Perhaps this phenomenon of the church as the primary landowner is rooted in the method of constructing and settling towns in colonial Latin America. Expeditions into the frontier were often religious in nature, meant to establish missions and convert natives. As such, towns sprung up around the missions as the frontier receded. To a great extent, the mission was simply a microcosm of the town, and it assumed a central role to fledgling settlements (Plan of La Concepción mission, Paraguay, 1). Missions were necessarily self-sufficient, and provided an excellent core from which a town could expand. From Nenguiru’s plan for La Concepción mission we can see similarities to the traditional Spanish town, but notably absent are any sort of government buildings (2). Missions were church-dominated, both in purpose and in structure, and perhaps this religious centrality gave rise to an acceptance of the church as the de facto infrastructure and driving force behind the town.
The influence of the Catholic church was certainly not limited to the construction and expansion of towns. Indeed, we can see evidence of a difference in perception of the higher power itself. In the intervening years between the advent of colonial Latin America and modern society, countless innovations have come to pass such that we now have evidence for more convincing explanations for powers that were historically ascribed to God. As such, there exists a rift in perception; where colonial Latin Americans perceived the God as an agent in society, an entity with the power to dictate events based on the actions of the members of society, we now view God as a more abstract figure, one not necessarily as concerned with the day-to-day operations of a specific group of people.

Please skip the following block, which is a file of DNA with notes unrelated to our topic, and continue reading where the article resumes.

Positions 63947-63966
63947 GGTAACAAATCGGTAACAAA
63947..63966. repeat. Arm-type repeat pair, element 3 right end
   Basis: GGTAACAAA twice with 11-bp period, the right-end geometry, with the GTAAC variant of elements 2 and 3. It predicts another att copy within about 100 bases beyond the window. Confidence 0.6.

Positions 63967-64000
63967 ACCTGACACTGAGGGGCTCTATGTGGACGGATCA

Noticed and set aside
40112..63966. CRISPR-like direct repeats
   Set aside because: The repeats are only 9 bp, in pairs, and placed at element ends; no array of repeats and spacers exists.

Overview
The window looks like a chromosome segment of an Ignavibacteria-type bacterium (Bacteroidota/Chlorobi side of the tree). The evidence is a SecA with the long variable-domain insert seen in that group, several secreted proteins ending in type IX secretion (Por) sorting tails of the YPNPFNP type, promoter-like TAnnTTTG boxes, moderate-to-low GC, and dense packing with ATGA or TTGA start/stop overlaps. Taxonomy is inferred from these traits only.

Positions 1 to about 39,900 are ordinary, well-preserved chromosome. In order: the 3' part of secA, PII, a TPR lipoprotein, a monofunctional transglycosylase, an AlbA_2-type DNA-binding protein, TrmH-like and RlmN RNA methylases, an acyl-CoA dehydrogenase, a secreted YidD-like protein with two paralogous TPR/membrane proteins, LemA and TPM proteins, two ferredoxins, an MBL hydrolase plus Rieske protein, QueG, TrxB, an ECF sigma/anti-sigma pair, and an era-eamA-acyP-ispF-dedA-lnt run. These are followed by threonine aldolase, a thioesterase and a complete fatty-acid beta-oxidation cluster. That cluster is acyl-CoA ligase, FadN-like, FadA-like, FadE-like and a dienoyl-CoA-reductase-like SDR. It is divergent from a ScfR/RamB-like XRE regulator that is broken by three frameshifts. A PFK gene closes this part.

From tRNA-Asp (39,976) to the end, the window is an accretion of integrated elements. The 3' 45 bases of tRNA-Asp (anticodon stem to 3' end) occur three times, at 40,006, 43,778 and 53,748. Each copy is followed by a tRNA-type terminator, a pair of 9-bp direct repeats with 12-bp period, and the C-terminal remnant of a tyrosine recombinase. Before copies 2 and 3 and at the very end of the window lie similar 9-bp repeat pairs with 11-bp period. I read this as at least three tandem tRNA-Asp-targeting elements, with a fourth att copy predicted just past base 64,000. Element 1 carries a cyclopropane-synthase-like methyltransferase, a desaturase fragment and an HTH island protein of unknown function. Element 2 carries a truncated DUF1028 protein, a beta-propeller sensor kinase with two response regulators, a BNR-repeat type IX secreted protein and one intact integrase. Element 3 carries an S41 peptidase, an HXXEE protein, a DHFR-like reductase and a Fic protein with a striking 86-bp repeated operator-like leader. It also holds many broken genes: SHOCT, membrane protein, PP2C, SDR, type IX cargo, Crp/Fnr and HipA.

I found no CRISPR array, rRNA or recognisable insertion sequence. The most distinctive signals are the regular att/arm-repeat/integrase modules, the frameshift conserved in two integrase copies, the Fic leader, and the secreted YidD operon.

Equally as instrumental to understanding how man perceives his place in the world is how he perceives his fellow man. In the case of colonial Latin America, the influence of honor cannot be overstated. The concept of honor was woven into the very fabric of colonial Latin American society in a way that it is not today. Members of modern American society are certainly acutely aware of how others perceive them, but these perceptions have more to do with external qualities. We do not devote nearly the same attention to how others perceive us as a respectable member of society as we do to worrying about what others will think of what we wear, where we work, and what we have. Colonial Latin Americans perceived and interacted with one another in accordance with the the law, but also, and perhaps more importantly, in accordance with the dictates of the established code of honor (Affairs of the Courtroom: Fernando De Medina Confesses to Killing His Wife, 63). Honor was indicated in the stratification of society into classes, and while honor did not make for an egalitarian way of life, it did enable those born into a lower class to climb the social ladder to some extent. In this way, social status was perceived differently than it is today. While we, as a society today, are relatively more concerned with the trappings of wealth and luxury, the material items and status symbols that advertise our place in society, colonial Latin America was based more on honor than profession or wealth. Profession and wealth were still exceptionally important, but only so long as the man behind them was honorable (63). Today it might be perceived a more desirable to be an unscrupulous corporate lawyer than an excellent, but blue-collar carpenter. That distinction weighs the possessions of the man as more important than the quality of the man himself. Today we tend to use extrinsic character traits as a proxy for honor, we might assume that because someone goes to Harvard or is a doctor that he or she represents a higher standard, but in colonial Latin America, a man was measured and judged strictly by his honor.